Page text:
The thing is, postpartum sex takes a bit of figuring out.
You’re sleep-deprived, your daily routine is all over the place, and your body suddenly feels totally new.
It’s normal to feel nervous when it comes to navigating your second first time, which is basically what postpartum sex feels like!.
Even after your doctor has given you the all-clear to get busy post-baby, postpartum sex can seem really daunting ‒ both physically and mentally ‒ after everything your body has gone through.
But one thing that can help is advice directly from women who have been there, so we asked our community for their top tips for pleasurable postpartum sex.
➡️ Dig deeper: 10 Life-Changing Mom Hacks From Peanut Mamas
In this article: 📝
- How long after birth can you have sex?
- 12 postpartum sex tips from our mamas of Peanut:
- What can happen if you have sex during postpartum?
- What does sex feel like after postpartum?
How long after birth can you have sex?
So, when can you have sex after birth?
It’s a perfectly valid question, whether you’re raring to go or you’re more apprehensive: how long after giving birth can you have sex?
We’ve heard from our mamas on Peanut who’ve had sex 3 weeks postpartum, no stitches, and while that might work for them, the same may not work for you.
Most doctors recommend waiting to have postpartum sex 4-6 weeks after birth, but it’s not a one-size-fits-all kind of situation.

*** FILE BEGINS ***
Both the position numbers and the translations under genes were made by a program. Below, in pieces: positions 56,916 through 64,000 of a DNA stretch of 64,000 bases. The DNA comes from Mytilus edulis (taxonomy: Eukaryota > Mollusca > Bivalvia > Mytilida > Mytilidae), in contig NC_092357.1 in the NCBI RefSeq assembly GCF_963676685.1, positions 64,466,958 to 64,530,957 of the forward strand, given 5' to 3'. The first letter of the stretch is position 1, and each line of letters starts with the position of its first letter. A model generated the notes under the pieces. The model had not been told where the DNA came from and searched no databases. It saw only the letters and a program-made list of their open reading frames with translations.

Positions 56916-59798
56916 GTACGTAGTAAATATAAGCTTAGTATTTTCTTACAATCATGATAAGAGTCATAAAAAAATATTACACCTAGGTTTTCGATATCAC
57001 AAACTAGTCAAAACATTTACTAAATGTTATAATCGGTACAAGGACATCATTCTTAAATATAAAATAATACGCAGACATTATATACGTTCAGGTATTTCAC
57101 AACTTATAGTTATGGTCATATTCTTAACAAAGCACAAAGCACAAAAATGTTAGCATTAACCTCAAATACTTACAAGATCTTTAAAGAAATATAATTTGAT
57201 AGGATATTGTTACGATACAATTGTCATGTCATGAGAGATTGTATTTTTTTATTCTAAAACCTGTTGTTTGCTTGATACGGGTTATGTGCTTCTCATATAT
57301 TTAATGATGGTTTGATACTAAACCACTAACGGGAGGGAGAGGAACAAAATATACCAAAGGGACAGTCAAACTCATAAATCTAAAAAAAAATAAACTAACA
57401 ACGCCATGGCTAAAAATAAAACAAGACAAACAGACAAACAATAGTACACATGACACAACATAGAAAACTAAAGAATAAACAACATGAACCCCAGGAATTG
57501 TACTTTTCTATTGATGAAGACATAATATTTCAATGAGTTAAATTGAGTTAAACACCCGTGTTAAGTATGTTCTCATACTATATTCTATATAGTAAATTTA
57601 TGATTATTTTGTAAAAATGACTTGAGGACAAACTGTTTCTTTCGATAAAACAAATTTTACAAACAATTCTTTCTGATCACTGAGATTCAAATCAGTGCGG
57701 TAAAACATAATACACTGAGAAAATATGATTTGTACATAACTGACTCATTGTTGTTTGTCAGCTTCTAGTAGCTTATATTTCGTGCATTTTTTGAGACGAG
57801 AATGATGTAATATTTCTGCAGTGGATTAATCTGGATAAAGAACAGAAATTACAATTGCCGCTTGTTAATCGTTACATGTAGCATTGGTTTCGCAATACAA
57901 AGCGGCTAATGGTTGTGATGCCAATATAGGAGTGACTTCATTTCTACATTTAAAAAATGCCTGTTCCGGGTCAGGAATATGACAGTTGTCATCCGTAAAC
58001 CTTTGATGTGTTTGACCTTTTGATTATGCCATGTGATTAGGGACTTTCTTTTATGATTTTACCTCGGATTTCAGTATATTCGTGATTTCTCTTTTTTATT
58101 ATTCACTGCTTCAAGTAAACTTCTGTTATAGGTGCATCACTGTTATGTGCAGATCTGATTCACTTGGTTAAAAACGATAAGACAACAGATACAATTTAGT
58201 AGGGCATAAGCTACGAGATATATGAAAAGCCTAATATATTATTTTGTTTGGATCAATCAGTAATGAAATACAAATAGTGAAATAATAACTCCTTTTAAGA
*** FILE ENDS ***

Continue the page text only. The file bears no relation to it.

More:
Due to raging hormones, your postpartum sex drive could be revving, or you might have a low sex drive postpartum ‒ or even no sex drive postpartum.
This is all perfectly normal ‒ as we’ve said before, every body, every pregnancy, and every journey is different ‒ if you’re experiencing significant pain during sex after birth, or even some cramping after sex postpartum, sex might be the last thing you want right now.
Take your time if you want, but it’s worth checking with your doctor if you’re keen to get back in the saddle again.
Sex after c-section
If you’ve had a c-section (or cesarean delivery), it may be that you can be ready for postpartum sex a little sooner than a vaginal delivery.
Check with your doctor about when they recommend you try postpartum sex after c-section, but also check in with yourself.
If you’re not comfortable with it, you don’t have to have postpartum sex any sooner than you want to.
What would happen if I had sex 2 weeks after giving birth?
Your body’s been through a lot, mama.
You’ve literally just created and given birth to a whole new human (or two, three, four…)!
It’s not recommended to have postpartum sex until 4-6 weeks after birth, not only because your body needs to heal (at least a little), but because the risk of infection and even hemorrhage is pretty high.
So avoid penetrative postpartum sex if you can, but that’s not the only form of sex…
Oral sex after giving birth
If it’s too soon for intercourse after birth, what about outercourse?
As in non-penetrative postpartum sex?
Well, those can be safe forms of postpartum sex even just a few days after delivery ‒ or the next day, if you gave birth via c-section ‒ but there are a couple of ground rules: